Or perhaps the compromise could be staged in an escalation of compromise (first capturing data and buffering it prior to 'cutting in' to insert and control data). If the punch in were rapid enough, are you sure that you'd get a loss of frame?

There are, no doubt, several more ways to achieve a compromise. I think you are not thinking deviously enough. The published documents and those who are already misusing cable clamps (like the FOD 5503) to capture data, definitely shows that the intent is there.

Edward Snowden's revelations would indicate that what I am describing is physically possible.


edit on 2/7/2015 by chr0naut because: (no reason given)



posted on Jul, 4 2015 @ 01:58 AM
link   

originally posted by: chr0naut
What, de-muxing is not possible? What about the compromise using 6500's themselves (perhaps a 6500-2, if they stole it & its modules, it wouldn't even be a cost)?

What about if the team of people who instigate the hack, are your co-workers? The payoff could be extremely lucrative.

Or perhaps a GCHQ Tempora implemented compromised link could itself be further compromised by third parties.

Or perhaps there could be an "accidental" cable cut elsewhere, perhaps closer to a depot (so any OTDR would locate it first), that would give someone time to splice equipment in at a second (more distant and secluded) location.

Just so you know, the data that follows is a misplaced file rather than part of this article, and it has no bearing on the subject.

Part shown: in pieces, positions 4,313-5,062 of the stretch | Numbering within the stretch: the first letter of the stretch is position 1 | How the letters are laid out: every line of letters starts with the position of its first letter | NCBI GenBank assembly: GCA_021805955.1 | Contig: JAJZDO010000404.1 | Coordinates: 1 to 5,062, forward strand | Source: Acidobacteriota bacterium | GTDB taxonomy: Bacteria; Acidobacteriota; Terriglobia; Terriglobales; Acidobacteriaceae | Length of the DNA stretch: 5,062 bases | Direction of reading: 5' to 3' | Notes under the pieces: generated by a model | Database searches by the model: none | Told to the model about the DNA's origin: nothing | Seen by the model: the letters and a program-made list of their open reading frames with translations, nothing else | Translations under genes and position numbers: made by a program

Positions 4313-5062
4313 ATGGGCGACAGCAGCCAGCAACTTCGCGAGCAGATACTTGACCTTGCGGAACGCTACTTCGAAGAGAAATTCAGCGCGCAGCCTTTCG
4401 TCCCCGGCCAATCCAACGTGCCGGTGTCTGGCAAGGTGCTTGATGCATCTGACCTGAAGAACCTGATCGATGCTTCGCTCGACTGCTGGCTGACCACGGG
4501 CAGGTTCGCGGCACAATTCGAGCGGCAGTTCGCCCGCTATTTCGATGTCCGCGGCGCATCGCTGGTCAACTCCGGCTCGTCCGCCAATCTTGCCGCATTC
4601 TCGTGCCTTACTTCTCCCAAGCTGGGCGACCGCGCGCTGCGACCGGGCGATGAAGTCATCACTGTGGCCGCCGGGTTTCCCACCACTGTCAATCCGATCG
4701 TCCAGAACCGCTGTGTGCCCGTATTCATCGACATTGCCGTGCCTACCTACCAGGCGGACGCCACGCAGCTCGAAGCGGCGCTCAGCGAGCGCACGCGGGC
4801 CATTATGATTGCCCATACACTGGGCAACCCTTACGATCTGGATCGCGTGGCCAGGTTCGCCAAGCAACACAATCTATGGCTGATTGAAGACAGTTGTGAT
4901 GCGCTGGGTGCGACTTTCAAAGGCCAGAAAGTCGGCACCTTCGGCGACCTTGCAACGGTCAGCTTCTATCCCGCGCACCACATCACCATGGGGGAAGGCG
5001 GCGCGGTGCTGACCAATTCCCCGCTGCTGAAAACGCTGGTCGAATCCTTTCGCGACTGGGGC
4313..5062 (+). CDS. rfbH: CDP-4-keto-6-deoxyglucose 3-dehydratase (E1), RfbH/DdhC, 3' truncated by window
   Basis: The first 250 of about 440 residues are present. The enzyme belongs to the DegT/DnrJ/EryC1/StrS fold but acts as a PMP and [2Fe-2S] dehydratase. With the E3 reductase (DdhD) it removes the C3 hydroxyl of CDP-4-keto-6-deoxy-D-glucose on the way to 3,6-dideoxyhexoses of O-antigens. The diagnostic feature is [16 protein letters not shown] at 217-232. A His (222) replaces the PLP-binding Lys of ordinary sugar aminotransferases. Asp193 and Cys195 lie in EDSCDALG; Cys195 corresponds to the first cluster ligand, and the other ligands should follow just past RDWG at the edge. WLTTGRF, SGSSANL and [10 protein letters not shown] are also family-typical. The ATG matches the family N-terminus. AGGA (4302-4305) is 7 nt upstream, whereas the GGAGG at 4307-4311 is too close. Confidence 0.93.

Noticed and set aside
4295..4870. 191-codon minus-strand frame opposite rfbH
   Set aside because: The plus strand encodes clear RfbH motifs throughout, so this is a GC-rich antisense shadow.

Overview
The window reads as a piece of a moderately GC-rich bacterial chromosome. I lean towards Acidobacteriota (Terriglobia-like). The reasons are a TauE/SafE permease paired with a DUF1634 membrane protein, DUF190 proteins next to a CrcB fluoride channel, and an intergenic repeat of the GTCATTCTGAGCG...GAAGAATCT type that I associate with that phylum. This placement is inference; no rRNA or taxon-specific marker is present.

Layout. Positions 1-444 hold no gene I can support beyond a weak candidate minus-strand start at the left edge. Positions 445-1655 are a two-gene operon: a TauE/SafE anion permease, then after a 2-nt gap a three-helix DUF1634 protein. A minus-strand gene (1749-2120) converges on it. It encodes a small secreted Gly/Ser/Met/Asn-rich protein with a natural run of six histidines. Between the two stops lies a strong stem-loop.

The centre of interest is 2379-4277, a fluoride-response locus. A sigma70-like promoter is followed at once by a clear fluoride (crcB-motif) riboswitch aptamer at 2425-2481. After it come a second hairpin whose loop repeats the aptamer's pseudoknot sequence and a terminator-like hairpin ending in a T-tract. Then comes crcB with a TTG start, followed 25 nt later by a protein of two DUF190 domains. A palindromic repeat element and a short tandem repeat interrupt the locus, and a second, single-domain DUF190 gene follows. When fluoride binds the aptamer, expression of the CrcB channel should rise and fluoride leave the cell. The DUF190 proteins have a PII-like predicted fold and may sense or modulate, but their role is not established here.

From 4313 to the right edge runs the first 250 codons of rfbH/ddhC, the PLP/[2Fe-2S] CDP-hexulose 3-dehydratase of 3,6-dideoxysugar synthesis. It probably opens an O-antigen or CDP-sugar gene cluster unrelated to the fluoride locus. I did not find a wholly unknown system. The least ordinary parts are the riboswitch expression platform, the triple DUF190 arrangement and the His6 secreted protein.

Or perhaps the compromise could be staged in an escalation of compromise (first capturing data and buffering it prior to 'cutting in' to insert and control data). If the punch in were rapid enough, are you sure that you'd get a loss of frame?

There are, no doubt, several more ways to achieve a compromise. I think you are not thinking deviously enough. The published documents and those who are already misusing cable clamps (like the FOD 5503) to capture data, definitely shows that the intent is there.

Edward Snowden's revelations would indicate that what I am describing is physically possible.



Hang on - you suggested going into the middle of nowhere and just splicing into the cable then plugging in a router - now you want to put a 6500 in the middle? It was a stupid idea with the router, but now it's just silly.

By inserting any equipment into our optical network, you will affect so many things alarms will be going off left and right. Not least, you span loss will change (the 6500's monitor this) and they also use a DOC - Domain Optical Controller - any device not in the DOC's area will cause big problems and likely cause the whole line system to fail.

And those are the two obvious reasons why your idea won't work. There are many, many more technical reasons, but these two kill it dead anyway. It seems to me you're trying to be clever without really knowing what is involved. Your comments about "punching in quick enough you won't get a LOF"? You didn't even understand what I was saying - if you have a DWDM system, as many of these backbones are, the router is going to be unable to pick out the frequency of the channel that it is interested in, it will just see the whole line system glaring at it and it will be just rubbish to it.

What you're on about with the NSA/GCHQ is them having monitoring points inside exchanges/hub sites, usually with the knowledge of the company. This is easier to do as by then traffic is broken out.



new topics

top topics



 
10
<< 1   >>

log in

join